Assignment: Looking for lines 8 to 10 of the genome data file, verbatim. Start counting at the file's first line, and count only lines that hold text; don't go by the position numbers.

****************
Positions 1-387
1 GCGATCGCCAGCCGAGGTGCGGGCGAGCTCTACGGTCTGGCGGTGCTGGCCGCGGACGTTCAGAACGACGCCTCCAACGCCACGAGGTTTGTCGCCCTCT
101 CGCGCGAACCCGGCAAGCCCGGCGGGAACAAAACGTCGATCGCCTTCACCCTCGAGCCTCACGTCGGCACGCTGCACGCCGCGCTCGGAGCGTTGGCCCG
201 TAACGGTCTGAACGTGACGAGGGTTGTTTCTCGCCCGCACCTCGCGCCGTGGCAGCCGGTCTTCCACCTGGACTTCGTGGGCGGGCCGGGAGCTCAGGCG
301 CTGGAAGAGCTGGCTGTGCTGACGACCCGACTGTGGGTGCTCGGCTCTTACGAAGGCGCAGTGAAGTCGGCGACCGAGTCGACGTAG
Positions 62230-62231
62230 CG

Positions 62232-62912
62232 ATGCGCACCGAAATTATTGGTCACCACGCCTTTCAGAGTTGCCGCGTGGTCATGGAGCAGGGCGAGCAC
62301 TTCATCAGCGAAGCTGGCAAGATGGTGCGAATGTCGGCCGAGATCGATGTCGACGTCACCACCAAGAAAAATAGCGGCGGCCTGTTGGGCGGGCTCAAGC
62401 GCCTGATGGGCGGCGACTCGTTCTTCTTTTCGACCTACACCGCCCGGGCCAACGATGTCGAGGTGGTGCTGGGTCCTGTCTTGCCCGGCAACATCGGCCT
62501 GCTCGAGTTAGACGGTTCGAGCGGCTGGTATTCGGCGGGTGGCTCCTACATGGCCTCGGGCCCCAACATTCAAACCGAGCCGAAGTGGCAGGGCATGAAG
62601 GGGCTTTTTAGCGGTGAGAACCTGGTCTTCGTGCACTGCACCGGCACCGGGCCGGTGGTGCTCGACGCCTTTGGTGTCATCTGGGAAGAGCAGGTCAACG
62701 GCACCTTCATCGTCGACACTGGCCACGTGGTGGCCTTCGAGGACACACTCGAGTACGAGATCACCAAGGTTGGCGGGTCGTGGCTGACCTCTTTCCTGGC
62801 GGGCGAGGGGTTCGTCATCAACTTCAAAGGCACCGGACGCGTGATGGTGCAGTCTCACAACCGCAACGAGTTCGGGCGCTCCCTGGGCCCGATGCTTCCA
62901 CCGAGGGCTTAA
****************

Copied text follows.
Positions 62232-62912
62232 ATGCGCACCGAAATTATTGGTCACCACGCCTTTCAGAGTTGCCGCGTGGTCATGGAGCAGGGCGAGCAC
62301 TTCATCAGCGAAGCTGGCAAGATGGTGCGAATGTCGGCCGAGATCGATGTCGACGTCACCACCAAGAAAAATAGCGGCGGCCTGTTGGGCGGGCTCAAGC